Six week mini-med school to focus on the fascinating science of aging

Some of the eternal questions of life how and why we age, why some people age faster or live longer, and what can be done to fight the diseases and disabilities associated with old age will be explored by distinguished scientists in a provocative Spring 2005 "Mini-Med School" cosponsored by the National Institute on Aging (NIA) and the Office of Science Education at the National Institutes of Health (NIH) and the Smithsonian Associates.

The program called "Aging under the Microscope" will explore the basic science underlying the aging process. The six-week series is scheduled on Thursdays from 7 to 9 p.m., April 21-May 26, at a location to be announced on the Smithsonian campus in Washington D.C. General admission for the entire series is $57. To purchase tickets, phone 202-357-3030. Information is available at www.residentassociates.org/com/mini_med.asp.

Featured speakers include:

Steven Austad, Ph.D., a professor of structural and cellular biology at the University of Texas Health Sciences Center, San Antonio, and author of Why We Age, kicks off the series on April 21 with an overview of the aging process and scientists' understanding of aging both in humans and animals. In addition, he will address some of the popular myths about "super-aged" individuals and longevity.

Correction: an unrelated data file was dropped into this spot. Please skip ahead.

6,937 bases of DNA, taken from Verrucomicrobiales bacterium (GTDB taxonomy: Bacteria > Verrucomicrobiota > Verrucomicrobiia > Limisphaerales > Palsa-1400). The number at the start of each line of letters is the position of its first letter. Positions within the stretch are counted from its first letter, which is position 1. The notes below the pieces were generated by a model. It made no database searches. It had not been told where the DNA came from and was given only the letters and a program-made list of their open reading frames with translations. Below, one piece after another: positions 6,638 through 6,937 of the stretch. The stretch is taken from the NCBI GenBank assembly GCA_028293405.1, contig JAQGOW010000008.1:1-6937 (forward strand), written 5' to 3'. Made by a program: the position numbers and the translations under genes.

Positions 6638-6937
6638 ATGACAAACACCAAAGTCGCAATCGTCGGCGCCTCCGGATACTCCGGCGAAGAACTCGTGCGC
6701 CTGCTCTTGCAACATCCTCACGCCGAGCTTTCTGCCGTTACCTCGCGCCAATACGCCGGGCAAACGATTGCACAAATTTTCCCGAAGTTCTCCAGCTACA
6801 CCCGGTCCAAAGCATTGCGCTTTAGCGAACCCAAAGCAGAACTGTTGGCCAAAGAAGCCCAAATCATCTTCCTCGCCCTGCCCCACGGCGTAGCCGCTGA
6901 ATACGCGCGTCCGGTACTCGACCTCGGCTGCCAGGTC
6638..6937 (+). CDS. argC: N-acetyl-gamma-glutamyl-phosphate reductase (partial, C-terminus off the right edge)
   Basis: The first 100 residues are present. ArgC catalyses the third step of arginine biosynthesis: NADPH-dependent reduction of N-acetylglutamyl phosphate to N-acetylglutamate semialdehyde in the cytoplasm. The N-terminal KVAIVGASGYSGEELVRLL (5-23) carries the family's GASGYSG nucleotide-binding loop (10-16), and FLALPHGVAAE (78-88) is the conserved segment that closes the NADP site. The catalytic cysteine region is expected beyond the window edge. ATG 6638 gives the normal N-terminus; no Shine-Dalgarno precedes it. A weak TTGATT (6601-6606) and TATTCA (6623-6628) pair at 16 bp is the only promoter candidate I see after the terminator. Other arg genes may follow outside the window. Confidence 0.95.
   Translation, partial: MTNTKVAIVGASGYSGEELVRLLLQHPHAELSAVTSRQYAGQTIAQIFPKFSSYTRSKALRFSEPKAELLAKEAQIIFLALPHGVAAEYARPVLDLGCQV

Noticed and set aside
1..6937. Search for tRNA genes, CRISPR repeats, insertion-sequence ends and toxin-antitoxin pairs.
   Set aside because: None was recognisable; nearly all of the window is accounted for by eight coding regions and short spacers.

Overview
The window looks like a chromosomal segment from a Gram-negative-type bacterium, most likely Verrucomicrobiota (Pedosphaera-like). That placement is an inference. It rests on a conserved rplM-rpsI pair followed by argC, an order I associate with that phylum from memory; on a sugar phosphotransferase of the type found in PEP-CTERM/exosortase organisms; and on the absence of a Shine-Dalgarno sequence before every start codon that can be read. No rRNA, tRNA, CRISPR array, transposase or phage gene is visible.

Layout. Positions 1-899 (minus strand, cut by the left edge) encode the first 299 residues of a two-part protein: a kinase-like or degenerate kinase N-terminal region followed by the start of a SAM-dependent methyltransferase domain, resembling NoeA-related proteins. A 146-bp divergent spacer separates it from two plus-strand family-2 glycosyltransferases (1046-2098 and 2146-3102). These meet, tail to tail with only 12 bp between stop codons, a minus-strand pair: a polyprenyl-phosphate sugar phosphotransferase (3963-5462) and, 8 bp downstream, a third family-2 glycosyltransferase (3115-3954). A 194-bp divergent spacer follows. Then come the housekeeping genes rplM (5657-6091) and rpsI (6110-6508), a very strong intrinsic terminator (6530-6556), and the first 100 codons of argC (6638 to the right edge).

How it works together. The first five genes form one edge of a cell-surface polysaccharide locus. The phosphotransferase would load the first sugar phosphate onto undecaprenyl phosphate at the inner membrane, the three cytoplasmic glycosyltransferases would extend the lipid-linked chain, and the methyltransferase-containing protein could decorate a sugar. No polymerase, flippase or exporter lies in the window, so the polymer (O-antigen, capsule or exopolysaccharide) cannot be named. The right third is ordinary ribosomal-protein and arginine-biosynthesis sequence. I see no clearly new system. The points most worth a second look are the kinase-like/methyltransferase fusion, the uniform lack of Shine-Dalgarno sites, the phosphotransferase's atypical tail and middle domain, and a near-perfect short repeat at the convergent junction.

In the second session (April 28), Jill Carrington, Ph.D., Chief of the Biology of Aging's Systems Branch at the NIA, introduces participants to the inner world of the aging cell. She will explore the biochemical processes, including oxygen free radicals, protein crosslinking, heat shock proteins, and breakdowns in DNA repair mechanisms, that make our cells more susceptible to damage associated with aging. She will also discuss what is known about antioxidants and other biochemicals that may slow cellular aging.

In the third session (May 5), David Schlessinger, Ph.D, chief of the NIA's Labor

Contact: Jeannine Mjoseth
NIH/National Institute on Aging

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